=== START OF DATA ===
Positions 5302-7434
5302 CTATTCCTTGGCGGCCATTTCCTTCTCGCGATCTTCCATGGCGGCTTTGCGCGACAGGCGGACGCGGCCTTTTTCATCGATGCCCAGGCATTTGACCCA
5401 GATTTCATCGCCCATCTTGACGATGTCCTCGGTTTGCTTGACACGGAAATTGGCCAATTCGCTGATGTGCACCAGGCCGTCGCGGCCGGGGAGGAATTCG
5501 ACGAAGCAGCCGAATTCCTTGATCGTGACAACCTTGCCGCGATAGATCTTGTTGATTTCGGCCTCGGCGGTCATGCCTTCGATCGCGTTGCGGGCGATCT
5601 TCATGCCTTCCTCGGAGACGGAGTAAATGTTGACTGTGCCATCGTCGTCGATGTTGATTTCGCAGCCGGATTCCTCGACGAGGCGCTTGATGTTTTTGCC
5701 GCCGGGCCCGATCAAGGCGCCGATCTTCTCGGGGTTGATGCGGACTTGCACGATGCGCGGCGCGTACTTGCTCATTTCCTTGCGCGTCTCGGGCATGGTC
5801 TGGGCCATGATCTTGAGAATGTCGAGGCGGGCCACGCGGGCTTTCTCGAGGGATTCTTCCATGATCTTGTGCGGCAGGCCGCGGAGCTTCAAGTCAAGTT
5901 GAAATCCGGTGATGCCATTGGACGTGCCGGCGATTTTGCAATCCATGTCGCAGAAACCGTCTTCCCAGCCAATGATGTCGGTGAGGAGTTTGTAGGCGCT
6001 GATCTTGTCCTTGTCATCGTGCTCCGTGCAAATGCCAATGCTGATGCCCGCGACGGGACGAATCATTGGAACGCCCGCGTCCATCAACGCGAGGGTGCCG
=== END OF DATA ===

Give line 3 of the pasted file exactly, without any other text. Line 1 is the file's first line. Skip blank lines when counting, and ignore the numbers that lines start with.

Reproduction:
5401 GATTTCATCGCCCATCTTGACGATGTCCTCGGTTTGCTTGACACGGAAATTGGCCAATTCGCTGATGTGCACCAGGCCGTCGCGGCCGGGGAGGAATTCG